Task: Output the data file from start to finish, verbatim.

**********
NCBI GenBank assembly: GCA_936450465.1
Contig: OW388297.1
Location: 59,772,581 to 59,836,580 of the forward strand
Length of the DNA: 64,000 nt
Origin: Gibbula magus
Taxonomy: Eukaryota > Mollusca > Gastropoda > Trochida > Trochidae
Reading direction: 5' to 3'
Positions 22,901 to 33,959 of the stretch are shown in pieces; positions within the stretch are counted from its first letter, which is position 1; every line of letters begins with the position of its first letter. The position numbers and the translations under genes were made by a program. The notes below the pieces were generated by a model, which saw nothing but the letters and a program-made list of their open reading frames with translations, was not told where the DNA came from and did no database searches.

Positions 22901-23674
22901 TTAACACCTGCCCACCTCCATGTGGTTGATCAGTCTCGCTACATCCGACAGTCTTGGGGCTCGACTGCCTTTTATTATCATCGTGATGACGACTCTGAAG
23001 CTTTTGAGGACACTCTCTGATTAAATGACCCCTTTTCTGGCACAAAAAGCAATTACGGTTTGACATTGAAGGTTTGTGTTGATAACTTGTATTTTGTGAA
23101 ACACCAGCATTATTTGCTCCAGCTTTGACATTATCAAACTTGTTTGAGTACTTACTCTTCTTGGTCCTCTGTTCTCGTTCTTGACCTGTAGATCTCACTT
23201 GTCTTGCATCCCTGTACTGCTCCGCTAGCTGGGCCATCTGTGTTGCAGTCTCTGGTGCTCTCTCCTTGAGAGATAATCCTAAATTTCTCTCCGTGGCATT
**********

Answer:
NCBI GenBank assembly: GCA_936450465.1
Contig: OW388297.1
Location: 59,772,581 to 59,836,580 of the forward strand
Length of the DNA: 64,000 nt
Origin: Gibbula magus
Taxonomy: Eukaryota > Mollusca > Gastropoda > Trochida > Trochidae
Reading direction: 5' to 3'
Positions 22,901 to 33,959 of the stretch are shown in pieces; positions within the stretch are counted from its first letter, which is position 1; every line of letters begins with the position of its first letter. The position numbers and the translations under genes were made by a program. The notes below the pieces were generated by a model, which saw nothing but the letters and a program-made list of their open reading frames with translations, was not told where the DNA came from and did no database searches.

Positions 22901-23674
22901 TTAACACCTGCCCACCTCCATGTGGTTGATCAGTCTCGCTACATCCGACAGTCTTGGGGCTCGACTGCCTTTTATTATCATCGTGATGACGACTCTGAAG
23001 CTTTTGAGGACACTCTCTGATTAAATGACCCCTTTTCTGGCACAAAAAGCAATTACGGTTTGACATTGAAGGTTTGTGTTGATAACTTGTATTTTGTGAA
23101 ACACCAGCATTATTTGCTCCAGCTTTGACATTATCAAACTTGTTTGAGTACTTACTCTTCTTGGTCCTCTGTTCTCGTTCTTGACCTGTAGATCTCACTT
23201 GTCTTGCATCCCTGTACTGCTCCGCTAGCTGGGCCATCTGTGTTGCAGTCTCTGGTGCTCTCTCCTTGAGAGATAATCCTAAATTTCTCTCCGTGGCATT